Sunday 4th June - Pentecost
Prelude: Veni Creator – Nicolas de Grigny (1671-1703)
Communion: Nun bitten wir den Heilgen Geist (BuxWV 209) – Dieterich Buxtehude (1637-1707)
Postlude: Paean – Herbert Howells (1892-1983)
Nicolas de Grigny died young and left behind a single collection of organ music (1699), which together with the work of François Couperin, represents the pinnacle of French Baroque organ tradition. Bach made a complete copy of it around 1713. The Veni Creator is a suite of five movements.
'The Pæan dates from May 1940. It takes the form of a vigorous toccata in D stemming from two contrasted themes. The first unfolds in a semiquaver stream over the initial tonic pedal Allegro sempre brio in three-four time. The second is chordal and more rhythmic and supplies the Largamente coda leading to the final major chord'. (Programme note © 1977 Felix Aprahamian)
Sunday 11th June – Trinity Sunday
Prelude: Prelude in E flat (BWV 552) – Johann Sebastian Bach (1685-1750)
Communion: Slow movement from Trio Sonata no.3 (BWV 527) - Bach
Postlude: Fugue in E flat ('St. Anne', BWV 552) – Bach
The final piece of Part Three of Bach’s publication 'Clavierübung' (Keyboard Practice) has a subject which resembles William Croft’s hymn tune 'St. Anne' hence the English nickname for this piece. It has Trinitarian symbolism on many levels: three flats in the key signature three sections the lengths of which are related to each other by a factor of three three different time signatures related to each other by a factor of three and three fugal subjects which combine perfectly with each other - three in one! This fugue has been described as probably the most perfect depiction of the Trinity in all of Western Art.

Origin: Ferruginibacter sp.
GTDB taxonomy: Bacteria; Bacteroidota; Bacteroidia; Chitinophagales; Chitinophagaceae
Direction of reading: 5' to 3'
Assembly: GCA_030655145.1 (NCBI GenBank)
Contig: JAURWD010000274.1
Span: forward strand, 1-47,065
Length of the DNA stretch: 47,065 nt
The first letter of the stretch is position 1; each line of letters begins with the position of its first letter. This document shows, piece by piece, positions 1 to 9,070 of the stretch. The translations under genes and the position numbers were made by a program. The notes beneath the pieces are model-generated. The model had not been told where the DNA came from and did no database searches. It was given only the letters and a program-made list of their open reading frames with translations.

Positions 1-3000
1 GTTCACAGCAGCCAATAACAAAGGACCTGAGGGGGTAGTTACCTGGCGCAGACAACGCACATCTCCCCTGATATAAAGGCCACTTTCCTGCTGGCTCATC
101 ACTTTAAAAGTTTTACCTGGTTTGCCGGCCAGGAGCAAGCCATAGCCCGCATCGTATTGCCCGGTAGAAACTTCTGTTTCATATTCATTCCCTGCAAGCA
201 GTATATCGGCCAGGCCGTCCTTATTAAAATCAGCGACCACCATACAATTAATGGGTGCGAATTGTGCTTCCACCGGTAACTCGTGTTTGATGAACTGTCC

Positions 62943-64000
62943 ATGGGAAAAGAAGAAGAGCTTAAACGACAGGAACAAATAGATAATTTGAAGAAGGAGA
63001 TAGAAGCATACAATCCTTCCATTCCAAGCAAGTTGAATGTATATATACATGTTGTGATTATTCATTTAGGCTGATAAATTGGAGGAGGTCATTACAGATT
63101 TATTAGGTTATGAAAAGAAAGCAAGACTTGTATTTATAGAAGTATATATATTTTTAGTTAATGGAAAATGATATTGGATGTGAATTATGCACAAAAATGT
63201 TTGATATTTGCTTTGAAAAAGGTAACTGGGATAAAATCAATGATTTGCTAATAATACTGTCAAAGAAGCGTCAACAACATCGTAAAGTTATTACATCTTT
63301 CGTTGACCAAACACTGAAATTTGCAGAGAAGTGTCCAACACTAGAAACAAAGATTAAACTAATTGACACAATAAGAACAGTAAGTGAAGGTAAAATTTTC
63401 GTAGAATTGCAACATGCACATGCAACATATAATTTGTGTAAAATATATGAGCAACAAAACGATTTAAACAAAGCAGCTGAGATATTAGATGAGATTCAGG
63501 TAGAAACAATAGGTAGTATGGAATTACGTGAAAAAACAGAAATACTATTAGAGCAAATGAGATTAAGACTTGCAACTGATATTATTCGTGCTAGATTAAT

Sunday 18th June – Pentecost 2
RSCM Music Sunday
Prelude: On wings of song – Felix Mendelssohn (1809-47), arr. Ernest Haywood (played on the piano)
Communion: Elegy in memory of Gerald H. Knight – Martin How (b.1931)
Postlude: Songs of Praise – Robert Prizeman (b.1952)
Music Sunday is the Royal School of Church Music's annual celebration of music in worship, hence the musical connections of the hymns and instrumental music today.